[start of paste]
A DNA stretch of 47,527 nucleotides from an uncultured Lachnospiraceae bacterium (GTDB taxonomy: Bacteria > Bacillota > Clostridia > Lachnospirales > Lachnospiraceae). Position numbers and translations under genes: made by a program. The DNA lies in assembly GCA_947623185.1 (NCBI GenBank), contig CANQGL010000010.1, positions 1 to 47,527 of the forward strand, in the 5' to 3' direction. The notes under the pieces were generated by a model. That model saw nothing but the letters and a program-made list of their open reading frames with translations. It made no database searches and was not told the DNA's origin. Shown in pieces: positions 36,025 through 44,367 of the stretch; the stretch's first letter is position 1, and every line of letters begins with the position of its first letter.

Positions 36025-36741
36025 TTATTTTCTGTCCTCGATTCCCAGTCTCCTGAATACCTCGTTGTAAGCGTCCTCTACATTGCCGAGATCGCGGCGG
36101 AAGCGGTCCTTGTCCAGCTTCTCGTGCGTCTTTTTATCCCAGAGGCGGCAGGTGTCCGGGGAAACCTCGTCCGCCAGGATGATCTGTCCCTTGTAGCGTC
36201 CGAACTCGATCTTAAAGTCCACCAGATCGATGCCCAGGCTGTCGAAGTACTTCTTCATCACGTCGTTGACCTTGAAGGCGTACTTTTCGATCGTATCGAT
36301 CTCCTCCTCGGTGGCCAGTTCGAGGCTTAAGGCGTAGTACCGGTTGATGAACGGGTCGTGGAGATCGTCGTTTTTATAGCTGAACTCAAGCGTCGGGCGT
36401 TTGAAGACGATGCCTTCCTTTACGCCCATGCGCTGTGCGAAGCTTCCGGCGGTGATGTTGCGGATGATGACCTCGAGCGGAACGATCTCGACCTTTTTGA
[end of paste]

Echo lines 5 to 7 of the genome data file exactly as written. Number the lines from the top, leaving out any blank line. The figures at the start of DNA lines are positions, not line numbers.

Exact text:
36201 CGAACTCGATCTTAAAGTCCACCAGATCGATGCCCAGGCTGTCGAAGTACTTCTTCATCACGTCGTTGACCTTGAAGGCGTACTTTTCGATCGTATCGAT
36301 CTCCTCCTCGGTGGCCAGTTCGAGGCTTAAGGCGTAGTACCGGTTGATGAACGGGTCGTGGAGATCGTCGTTTTTATAGCTGAACTCAAGCGTCGGGCGT
36401 TTGAAGACGATGCCTTCCTTTACGCCCATGCGCTGTGCGAAGCTTCCGGCGGTGATGTTGCGGATGATGACCTCGAGCGGAACGATCTCGACCTTTTTGA